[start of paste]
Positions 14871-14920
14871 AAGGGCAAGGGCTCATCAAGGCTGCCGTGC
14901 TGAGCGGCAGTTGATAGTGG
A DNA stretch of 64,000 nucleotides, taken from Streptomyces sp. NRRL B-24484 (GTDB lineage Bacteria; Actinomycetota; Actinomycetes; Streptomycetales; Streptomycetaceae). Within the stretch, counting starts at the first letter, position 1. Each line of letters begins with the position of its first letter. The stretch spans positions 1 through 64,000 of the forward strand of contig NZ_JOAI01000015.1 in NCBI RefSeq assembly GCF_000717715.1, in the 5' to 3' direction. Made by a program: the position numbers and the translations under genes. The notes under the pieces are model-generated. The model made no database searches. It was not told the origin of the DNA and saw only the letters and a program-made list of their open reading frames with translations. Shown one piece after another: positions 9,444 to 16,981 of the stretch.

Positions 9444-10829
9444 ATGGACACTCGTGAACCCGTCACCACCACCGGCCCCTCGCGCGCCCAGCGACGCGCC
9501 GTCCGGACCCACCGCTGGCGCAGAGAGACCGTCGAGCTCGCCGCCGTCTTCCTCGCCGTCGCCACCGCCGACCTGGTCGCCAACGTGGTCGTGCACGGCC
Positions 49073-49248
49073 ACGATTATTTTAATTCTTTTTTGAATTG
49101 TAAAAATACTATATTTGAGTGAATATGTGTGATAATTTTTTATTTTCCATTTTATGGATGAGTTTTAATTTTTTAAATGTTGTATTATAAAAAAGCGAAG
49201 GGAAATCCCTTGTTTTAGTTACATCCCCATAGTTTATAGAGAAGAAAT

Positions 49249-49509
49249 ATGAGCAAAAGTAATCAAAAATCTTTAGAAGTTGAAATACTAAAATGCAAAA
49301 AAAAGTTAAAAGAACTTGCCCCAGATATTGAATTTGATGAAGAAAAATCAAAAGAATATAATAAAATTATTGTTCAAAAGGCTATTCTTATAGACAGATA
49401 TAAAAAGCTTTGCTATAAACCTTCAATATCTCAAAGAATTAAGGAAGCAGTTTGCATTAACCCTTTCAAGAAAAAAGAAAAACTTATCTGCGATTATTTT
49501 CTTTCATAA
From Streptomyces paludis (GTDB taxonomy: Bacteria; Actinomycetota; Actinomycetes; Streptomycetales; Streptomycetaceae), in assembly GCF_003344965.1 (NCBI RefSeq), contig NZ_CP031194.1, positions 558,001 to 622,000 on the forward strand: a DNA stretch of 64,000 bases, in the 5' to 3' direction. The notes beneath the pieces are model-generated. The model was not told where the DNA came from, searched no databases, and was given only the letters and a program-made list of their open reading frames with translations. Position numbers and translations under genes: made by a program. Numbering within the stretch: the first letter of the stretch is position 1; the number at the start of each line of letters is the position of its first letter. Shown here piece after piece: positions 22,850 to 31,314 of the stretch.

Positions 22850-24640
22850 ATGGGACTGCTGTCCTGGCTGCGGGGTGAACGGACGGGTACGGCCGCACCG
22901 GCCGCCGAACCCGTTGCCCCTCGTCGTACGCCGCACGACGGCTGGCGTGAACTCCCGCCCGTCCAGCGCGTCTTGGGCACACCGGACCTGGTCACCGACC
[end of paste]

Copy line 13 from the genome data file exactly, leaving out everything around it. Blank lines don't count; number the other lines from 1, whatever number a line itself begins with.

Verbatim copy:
49249 ATGAGCAAAAGTAATCAAAAATCTTTAGAAGTTGAAATACTAAAATGCAAAA